If you own a Nintendo handheld console, chances are you've played a Pokémon game in your life. If you were a child in the late 90s/early noughties, most of these fond memories were probably spent playing the original Red and Blue versions on the Game Boy or watching the anime series. While Pokémon has always had a huge following outside its target demographic, there hasn't been much in the way of poseable figures aimed at adult collectors. Until now that is, as Bandai welcome them into their video-game based D-Arts line. Their first release is the 150th Pokémon Mewtwo - clone of Mew, final monster in the original Pokédex and star of the very first Pokémon movie. Joining him later this year will be the fully evolved forms of the Kanto starters Charizard, Blastoise and Venusaur.

D-Arts Mewtwo Bandai Pokémon Nintendo

D-Arts Mewtwo Bandai Pokémon NintendoD-Arts Mewtwo Bandai Pokémon Nintendo

While my reviews usually look at the packaging of the figure, I'm going to take an extra moment just to appreciate Mewtwo's. Being a Pokémon character, I had fears that the box could go two ways - the first being a colourful video game mess, and the second Bandai's usual standard of packaging - effective, but usually not particularly noteworthy. But I have to say this is one impressive boxes I've seen in a while. From the great art of Mewtwo on the front to the side window, foil silhouettes on the spines and lilac/pink/black colours, everything screams Mewtwo. The back is a little more typical of Bandai, featuring Mewtwo in a number of poses against a Pokéball backdrop. Opening it up there are three plastic trays - one containing the figure, one the included stand and then a third smaller one containing the effect parts (which rests on the first tray).

D-Arts Mewtwo Bandai Pokémon Nintendo

D-Arts Mewtwo Bandai Pokémon NintendoD-Arts Mewtwo Bandai Pokémon Nintendo

As you can see, this interpretation of Mewtwo uses the faint lilac colourscheme of the anime/later games rather than white of the original generation one artwork, which also means he has the much leaner proportions. The articulation is fantastic, with ball joints in the head, neck, hands, waist, legs and feet. The arms not only include double jointed elbows, but also a bicep swivel. But perhaps most interesting of all is the addition of finger articulation! While this may only be at the knuckle, it adds a lot of versatility to the figure without the need for constant hand swapping.

The only real downside is that because Mewtwo stands on his toes, posing without the aid of a stand is extremely difficult. I wouldn't say it's impossible, but I couldn't manage it and the weight of the tail just makes things all the harder.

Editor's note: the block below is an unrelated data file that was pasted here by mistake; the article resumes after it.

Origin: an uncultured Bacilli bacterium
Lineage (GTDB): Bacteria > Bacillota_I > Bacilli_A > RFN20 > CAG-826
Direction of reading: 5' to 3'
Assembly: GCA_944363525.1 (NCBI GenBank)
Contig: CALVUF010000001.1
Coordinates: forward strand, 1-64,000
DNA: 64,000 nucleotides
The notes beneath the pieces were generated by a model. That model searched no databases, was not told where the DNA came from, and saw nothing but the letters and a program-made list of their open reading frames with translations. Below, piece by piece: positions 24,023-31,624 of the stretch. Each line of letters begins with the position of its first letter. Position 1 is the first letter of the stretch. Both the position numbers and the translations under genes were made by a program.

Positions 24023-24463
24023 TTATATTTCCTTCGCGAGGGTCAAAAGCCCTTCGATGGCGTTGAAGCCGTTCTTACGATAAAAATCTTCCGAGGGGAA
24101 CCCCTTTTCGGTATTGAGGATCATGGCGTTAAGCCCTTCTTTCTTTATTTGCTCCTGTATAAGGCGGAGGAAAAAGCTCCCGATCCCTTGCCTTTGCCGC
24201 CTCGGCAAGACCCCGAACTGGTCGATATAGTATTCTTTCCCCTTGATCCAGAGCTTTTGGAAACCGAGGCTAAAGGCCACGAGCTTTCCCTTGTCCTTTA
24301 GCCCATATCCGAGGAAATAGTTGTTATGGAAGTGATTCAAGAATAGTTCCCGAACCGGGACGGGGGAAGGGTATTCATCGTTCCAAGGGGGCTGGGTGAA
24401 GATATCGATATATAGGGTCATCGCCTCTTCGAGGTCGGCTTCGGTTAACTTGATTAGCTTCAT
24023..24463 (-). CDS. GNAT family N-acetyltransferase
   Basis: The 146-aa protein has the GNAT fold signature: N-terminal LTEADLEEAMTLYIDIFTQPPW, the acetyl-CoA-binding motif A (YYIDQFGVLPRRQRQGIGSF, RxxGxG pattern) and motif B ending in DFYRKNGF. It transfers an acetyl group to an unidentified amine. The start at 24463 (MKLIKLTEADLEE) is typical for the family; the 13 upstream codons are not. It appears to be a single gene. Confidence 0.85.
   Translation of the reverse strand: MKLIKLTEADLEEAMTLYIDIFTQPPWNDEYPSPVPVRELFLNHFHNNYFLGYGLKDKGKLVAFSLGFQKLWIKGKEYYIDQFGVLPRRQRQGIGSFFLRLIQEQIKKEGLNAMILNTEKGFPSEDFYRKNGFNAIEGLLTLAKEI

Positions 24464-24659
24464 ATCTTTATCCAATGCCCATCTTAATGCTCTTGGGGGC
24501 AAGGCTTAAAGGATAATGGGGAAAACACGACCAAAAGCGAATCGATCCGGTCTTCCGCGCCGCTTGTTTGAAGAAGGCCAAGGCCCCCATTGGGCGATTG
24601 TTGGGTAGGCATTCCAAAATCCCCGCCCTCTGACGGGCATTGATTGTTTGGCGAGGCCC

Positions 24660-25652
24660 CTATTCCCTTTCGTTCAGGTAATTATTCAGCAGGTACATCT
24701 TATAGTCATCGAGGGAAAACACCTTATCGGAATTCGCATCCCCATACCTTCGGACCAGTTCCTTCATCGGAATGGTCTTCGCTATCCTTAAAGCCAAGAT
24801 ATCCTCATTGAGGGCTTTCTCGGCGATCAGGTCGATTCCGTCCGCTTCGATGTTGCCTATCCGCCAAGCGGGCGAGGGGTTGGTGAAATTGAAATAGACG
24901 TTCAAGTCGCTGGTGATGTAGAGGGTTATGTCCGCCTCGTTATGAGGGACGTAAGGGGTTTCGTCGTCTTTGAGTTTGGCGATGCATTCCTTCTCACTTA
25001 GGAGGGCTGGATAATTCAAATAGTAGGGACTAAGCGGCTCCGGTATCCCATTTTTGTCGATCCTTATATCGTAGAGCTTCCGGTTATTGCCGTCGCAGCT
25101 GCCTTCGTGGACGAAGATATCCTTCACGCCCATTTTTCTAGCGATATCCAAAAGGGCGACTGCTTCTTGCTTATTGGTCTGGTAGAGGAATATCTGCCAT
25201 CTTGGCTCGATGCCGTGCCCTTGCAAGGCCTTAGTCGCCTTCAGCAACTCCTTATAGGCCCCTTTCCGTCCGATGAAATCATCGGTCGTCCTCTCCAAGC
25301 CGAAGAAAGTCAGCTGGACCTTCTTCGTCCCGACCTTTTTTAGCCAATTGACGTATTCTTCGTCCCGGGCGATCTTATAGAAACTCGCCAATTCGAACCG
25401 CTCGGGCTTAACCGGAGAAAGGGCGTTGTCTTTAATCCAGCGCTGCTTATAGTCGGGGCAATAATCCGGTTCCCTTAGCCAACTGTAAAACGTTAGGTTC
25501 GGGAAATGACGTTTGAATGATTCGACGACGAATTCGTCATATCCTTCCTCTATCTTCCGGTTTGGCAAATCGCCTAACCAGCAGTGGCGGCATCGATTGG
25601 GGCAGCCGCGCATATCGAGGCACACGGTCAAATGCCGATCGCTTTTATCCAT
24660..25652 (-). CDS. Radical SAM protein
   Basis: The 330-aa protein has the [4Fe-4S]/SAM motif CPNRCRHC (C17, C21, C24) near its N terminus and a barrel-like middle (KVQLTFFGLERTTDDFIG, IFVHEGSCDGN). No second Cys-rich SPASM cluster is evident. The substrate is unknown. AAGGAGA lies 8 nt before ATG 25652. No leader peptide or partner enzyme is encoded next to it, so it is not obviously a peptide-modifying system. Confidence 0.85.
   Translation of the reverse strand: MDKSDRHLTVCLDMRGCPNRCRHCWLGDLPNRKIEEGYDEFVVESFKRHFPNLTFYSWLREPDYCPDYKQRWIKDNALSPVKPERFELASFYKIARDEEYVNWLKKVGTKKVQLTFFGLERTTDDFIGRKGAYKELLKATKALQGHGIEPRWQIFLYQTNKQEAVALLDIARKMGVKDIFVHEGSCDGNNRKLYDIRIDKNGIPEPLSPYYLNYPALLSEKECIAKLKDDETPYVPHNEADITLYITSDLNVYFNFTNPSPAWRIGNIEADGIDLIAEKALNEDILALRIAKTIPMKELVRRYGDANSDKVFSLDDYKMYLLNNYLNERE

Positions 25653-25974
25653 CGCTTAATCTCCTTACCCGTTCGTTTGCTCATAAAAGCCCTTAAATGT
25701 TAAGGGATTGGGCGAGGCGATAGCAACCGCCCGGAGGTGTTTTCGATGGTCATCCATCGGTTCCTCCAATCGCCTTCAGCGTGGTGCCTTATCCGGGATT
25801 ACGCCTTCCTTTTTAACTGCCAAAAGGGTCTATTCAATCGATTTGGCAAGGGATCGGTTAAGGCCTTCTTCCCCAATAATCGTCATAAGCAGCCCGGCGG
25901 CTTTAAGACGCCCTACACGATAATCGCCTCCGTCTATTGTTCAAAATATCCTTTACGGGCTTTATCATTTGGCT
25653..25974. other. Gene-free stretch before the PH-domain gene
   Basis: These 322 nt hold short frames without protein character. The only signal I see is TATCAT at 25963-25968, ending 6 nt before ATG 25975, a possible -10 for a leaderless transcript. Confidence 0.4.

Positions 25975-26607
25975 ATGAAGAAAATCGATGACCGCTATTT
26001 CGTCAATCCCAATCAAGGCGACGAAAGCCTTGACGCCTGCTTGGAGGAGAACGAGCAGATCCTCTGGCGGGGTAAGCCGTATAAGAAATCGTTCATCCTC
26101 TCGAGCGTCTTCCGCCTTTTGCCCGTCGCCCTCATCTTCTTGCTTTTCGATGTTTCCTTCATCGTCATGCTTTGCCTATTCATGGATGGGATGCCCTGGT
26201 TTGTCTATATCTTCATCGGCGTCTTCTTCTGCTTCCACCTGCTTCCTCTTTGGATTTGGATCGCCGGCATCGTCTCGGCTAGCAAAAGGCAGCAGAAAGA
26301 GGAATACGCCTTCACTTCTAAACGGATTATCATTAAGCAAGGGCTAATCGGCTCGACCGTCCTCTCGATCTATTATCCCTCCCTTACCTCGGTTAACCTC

D-Arts Mewtwo Bandai Pokémon Nintendo

D-Arts Mewtwo Bandai Pokémon NintendoD-Arts Mewtwo Bandai Pokémon Nintendo

One aspect of D-Arts Mewtwo's design that had everyone on edge was his tail. Given the sheer size of it articulation was a must, and Bandai's method of segmenting the tail in separate parts was not to everyone's tastes. However unappealing it may look into photographs, up close it is a lot more seamless (not perfect, but better than you might expect). The range of motion varies from section to section (with the most movement being at either end of the tail), but there's enough there to go as far as stretching it out for mid-flight poses. Just be aware that the tail is heavy, and some of the more extravagant poses will probably require a second stage arm to support the tail.

D-Arts Mewtwo Bandai Pokémon Nintendo

D-Arts Mewtwo Bandai Pokémon NintendoD-Arts Mewtwo Bandai Pokémon Nintendo

Mewtwo doesn't have a whole load in the way of accessories, but what he does have Bandai haven't taken half measures on. The main draw in the Pokéball themed Tamashii stand, which is much bigger than I was initially expecting. The stand comes with two arm sections (but only one claw piece), and the base has enough ports for a total of four arms. However if you don't want to use that many, there are pieces included to plug up three of the holes on the base. For Mewtwo himself there is a psychic energy effect part, as well as a hand featuring a plug to hold said part. Only one hand is included, as it can be used as either the left or right. I found the energy part plugs nicely into the hand, however the articulated fingers have a habit of falling off while trying to do so, making the process a lot more frustrating than it needs to be.

If you're buying the first release of Mewtwo, you'll also be treated to a first release bonus in the form of a small Mew figurine. While this Mew features no poseable parts whatsoever, it scales nicely with Mewtwo and can be plugged into one of the stand arms to also be posed on the stage. Perfect if you fancy recreating any of those Pokémon: The First Movie moments.

D-Arts Mewtwo Mew Bandai Pokémon NintendoD-Arts Mewtwo Mew Bandai Pokémon Nintendo

D-Arts Mewtwo Bandai Pokémon Nintendo Figma Link Pikachu Super Smash Bros

Overall I have to say I'm very impressed with my first foray into the D-Arts line. Mewtwo isn't a perfect figure, but many of my complaints are because of the design of the character himself rather than the toy's engineering. Despite the segmented tail looking off-putting in pictures, it doesn't look as bad in hand and pulls off the poseability required excellently. The inclusion of the stand and Mew only sweeten the deal. Rest assured, Mewtwo is a worthy addition to your collection whether it's part of a Pokémon display, a Super Smash Bros. melee or even a stand-alone figure to satisfy your nostalgia.

Sunday 14 April 2013

First Impressions: Garo: The One Who Shines in the Darkness

Garo The One Who Shines in the Darkness Yami o Terasu Mono Season 3 Ryuga

While English-speaking Garo fans continue the long wait for a subbed version of the "Demon Dragon of the Blue Cries" (Soukoku no Maryu) movie to find out the conclusion to Kouga Seijima's story, the legend of the Makai Knights continues on in a third Garo season, entitled "The One Who Shines in the Darkness" (Yami o Terasu Mono). This season features an all-new cast, with just how it continues on from the original two seasons still unclear.